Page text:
3. Integrate Operations and Right-Size the Cost Structure

Most AHSs have achieved strong financial performance over the past decade by growing patient volumes and revenues. This crisis may demonstrate that care can be delivered with different staffing models for caregivers, though the sustainability of these approaches needs to be assessed. In addition, some health systems have not yet fully integrated their business systems and staffing across departments and sites of care. Most health systems have opportunities to automate FTE-intensive, but repetitive, business functions, such as revenue cycle, and to use artificial intelligence and robotic process automation to reduce the number of staff needed in some areas. This situation provides the impetus to more aggressively look at the organization’s entire cost structure, including the physician and ambulatory enterprises, which have been growing rapidly but also require significant financial support.

4. Dramatically Expand Virtual Health Beyond Video Visits

As discussed in our recent paper: Robots, Chatbots, AI – Accelerating Virtual Health Capabilities for COVID-19, the COVID-19 crisis has brought virtual health into the mainstream for organizations that previously had not meaningfully invested in this area. However, providing large numbers of video outpatient visits is only a start toward harnessing these capabilities and improving patient experience, outcomes and efficiency. Most health systems have not built virtual critical care capabilities to manage patients across their network of ICUs. Similarly, health systems with large numbers of rural affiliates can create hub facilities to help staff emergency rooms in settings where it is difficult to recruit physicians and provide specialty care virtually to patients and affiliated providers in disciplines such as infectious disease, endocrinology, genetics and others. Hospital-at-home and remote monitoring has tremendous growth potential and can help expand capacity at times of peak demand if reimbursement and other issues can be addressed. Some organizations are testing remote robotic procedures in areas such as emergency PCI and stent implementation; while this approach is not yet proven and requires the remote facility to have a robot, its potential to serve patients in distant locations is tremendous. AHSs need to think about which of these business model innovation approaches to pursue and how they can quickly build the required capabilities now and over the next few years.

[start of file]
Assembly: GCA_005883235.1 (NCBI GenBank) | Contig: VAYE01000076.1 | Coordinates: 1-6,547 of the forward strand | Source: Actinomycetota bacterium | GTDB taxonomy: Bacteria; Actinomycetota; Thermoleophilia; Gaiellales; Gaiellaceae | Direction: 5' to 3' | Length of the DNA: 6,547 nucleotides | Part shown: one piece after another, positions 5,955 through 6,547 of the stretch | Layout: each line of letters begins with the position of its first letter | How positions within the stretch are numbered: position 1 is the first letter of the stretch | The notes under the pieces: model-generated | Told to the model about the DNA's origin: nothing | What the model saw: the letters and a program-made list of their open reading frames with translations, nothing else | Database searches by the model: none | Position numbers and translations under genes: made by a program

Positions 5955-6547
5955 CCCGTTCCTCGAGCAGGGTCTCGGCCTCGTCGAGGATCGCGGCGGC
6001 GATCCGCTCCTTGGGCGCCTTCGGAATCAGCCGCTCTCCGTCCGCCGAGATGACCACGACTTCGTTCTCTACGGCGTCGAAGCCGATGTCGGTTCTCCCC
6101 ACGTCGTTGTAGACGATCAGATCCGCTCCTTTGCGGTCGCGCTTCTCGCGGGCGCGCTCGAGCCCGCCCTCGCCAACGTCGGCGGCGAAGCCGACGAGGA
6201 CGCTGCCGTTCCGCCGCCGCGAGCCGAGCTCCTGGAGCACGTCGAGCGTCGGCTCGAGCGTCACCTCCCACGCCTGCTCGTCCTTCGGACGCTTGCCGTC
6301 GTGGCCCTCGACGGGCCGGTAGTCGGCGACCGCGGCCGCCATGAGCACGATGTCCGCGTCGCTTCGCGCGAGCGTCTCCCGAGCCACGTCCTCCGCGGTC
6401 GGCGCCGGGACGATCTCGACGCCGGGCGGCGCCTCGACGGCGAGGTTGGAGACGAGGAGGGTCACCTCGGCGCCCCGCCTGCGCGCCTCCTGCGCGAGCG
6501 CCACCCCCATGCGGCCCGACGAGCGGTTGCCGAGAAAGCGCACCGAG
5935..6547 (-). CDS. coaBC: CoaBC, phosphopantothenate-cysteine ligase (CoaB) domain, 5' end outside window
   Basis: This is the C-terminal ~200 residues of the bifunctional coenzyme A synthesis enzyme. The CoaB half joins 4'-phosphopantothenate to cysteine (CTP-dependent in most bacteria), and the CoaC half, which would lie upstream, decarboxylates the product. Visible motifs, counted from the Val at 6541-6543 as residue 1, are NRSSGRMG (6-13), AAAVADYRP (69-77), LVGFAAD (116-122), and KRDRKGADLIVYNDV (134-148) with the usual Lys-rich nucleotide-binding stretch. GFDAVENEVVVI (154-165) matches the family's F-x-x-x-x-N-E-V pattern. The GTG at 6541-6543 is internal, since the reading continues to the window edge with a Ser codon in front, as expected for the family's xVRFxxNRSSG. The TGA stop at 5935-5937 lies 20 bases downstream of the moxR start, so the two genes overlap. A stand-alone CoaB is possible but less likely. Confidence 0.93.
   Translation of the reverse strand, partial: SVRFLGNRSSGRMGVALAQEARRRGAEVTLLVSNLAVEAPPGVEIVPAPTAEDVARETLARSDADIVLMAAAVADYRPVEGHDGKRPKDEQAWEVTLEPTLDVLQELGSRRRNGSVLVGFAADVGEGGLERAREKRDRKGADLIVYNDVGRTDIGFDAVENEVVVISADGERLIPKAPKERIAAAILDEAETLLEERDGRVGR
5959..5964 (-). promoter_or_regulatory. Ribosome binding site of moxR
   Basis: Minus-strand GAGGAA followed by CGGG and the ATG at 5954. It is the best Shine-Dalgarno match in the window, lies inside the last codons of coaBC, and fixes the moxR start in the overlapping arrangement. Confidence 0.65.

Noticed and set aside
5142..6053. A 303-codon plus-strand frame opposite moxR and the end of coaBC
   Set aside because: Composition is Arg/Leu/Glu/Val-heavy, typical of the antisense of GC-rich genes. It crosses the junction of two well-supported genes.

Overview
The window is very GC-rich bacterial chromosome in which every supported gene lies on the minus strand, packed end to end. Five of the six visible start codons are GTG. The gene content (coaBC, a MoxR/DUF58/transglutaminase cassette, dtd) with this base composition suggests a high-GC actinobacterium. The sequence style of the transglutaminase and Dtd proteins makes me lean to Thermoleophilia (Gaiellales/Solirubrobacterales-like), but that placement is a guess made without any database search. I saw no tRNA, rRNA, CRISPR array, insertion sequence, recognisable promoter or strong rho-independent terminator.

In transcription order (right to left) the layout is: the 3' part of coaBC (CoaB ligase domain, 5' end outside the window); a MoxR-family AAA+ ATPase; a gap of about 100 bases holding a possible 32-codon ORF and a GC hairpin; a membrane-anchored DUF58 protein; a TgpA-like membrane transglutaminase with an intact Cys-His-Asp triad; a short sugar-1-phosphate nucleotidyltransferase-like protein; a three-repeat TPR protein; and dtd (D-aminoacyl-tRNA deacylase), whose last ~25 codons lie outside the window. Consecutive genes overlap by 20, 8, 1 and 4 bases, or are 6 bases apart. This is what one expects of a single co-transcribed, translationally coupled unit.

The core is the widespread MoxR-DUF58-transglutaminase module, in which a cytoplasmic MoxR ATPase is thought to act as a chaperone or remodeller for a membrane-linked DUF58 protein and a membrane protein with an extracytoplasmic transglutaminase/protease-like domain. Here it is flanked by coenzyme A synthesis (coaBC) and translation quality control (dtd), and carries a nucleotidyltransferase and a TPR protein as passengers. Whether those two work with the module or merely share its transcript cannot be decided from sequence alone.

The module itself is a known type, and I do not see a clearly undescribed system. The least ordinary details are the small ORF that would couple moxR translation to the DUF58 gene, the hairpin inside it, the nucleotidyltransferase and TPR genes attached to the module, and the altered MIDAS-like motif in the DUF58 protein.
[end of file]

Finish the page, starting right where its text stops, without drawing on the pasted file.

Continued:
It should be noted that in recognition of the need to rapidly expand telehealth capabilities in response to COVID-19—both in direct support of COVID-19 patients and by expanding access to non-COVID-19 patients to free up resource capacity—the Federal CARES Act allocates $200M to the Federal Communications Commission for grants to eligible healthcare providers to support telehealth initiatives through the COVID-19 Telehealth Program. Grants will be rewarded on a rolling basis, with a final deadline for grant application at the end of July 2020.[2]